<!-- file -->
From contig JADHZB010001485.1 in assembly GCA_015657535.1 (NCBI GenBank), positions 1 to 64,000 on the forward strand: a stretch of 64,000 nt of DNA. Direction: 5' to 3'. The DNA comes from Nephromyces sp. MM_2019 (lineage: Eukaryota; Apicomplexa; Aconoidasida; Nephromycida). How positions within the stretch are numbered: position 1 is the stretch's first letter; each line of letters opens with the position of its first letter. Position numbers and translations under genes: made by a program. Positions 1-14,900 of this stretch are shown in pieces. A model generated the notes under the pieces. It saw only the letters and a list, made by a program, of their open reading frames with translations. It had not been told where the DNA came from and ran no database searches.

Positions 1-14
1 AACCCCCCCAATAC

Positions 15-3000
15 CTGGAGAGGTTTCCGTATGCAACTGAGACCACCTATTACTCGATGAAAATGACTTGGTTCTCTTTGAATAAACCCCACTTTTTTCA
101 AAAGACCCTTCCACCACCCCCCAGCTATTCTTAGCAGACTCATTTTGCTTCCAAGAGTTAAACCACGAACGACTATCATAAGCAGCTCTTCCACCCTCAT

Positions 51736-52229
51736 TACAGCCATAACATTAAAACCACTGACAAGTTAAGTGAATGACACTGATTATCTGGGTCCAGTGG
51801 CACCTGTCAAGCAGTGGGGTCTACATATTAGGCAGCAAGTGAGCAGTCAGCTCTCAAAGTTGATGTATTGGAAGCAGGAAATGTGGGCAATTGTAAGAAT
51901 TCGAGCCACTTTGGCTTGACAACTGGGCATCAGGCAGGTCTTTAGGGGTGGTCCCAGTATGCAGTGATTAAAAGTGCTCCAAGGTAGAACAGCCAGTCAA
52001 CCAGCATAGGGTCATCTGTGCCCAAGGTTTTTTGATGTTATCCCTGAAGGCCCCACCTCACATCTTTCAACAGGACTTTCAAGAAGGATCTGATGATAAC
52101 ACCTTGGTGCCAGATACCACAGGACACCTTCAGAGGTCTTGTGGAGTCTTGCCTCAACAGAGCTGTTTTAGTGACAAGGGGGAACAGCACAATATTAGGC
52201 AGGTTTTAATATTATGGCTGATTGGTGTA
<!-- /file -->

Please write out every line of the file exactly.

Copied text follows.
From contig JADHZB010001485.1 in assembly GCA_015657535.1 (NCBI GenBank), positions 1 to 64,000 on the forward strand: a stretch of 64,000 nt of DNA. Direction: 5' to 3'. The DNA comes from Nephromyces sp. MM_2019 (lineage: Eukaryota; Apicomplexa; Aconoidasida; Nephromycida). How positions within the stretch are numbered: position 1 is the stretch's first letter; each line of letters opens with the position of its first letter. Position numbers and translations under genes: made by a program. Positions 1-14,900 of this stretch are shown in pieces. A model generated the notes under the pieces. It saw only the letters and a list, made by a program, of their open reading frames with translations. It had not been told where the DNA came from and ran no database searches.

Positions 1-14
1 AACCCCCCCAATAC

Positions 15-3000
15 CTGGAGAGGTTTCCGTATGCAACTGAGACCACCTATTACTCGATGAAAATGACTTGGTTCTCTTTGAATAAACCCCACTTTTTTCA
101 AAAGACCCTTCCACCACCCCCCAGCTATTCTTAGCAGACTCATTTTGCTTCCAAGAGTTAAACCACGAACGACTATCATAAGCAGCTCTTCCACCCTCAT

Positions 51736-52229
51736 TACAGCCATAACATTAAAACCACTGACAAGTTAAGTGAATGACACTGATTATCTGGGTCCAGTGG
51801 CACCTGTCAAGCAGTGGGGTCTACATATTAGGCAGCAAGTGAGCAGTCAGCTCTCAAAGTTGATGTATTGGAAGCAGGAAATGTGGGCAATTGTAAGAAT
51901 TCGAGCCACTTTGGCTTGACAACTGGGCATCAGGCAGGTCTTTAGGGGTGGTCCCAGTATGCAGTGATTAAAAGTGCTCCAAGGTAGAACAGCCAGTCAA
52001 CCAGCATAGGGTCATCTGTGCCCAAGGTTTTTTGATGTTATCCCTGAAGGCCCCACCTCACATCTTTCAACAGGACTTTCAAGAAGGATCTGATGATAAC
52101 ACCTTGGTGCCAGATACCACAGGACACCTTCAGAGGTCTTGTGGAGTCTTGCCTCAACAGAGCTGTTTTAGTGACAAGGGGGAACAGCACAATATTAGGC
52201 AGGTTTTAATATTATGGCTGATTGGTGTA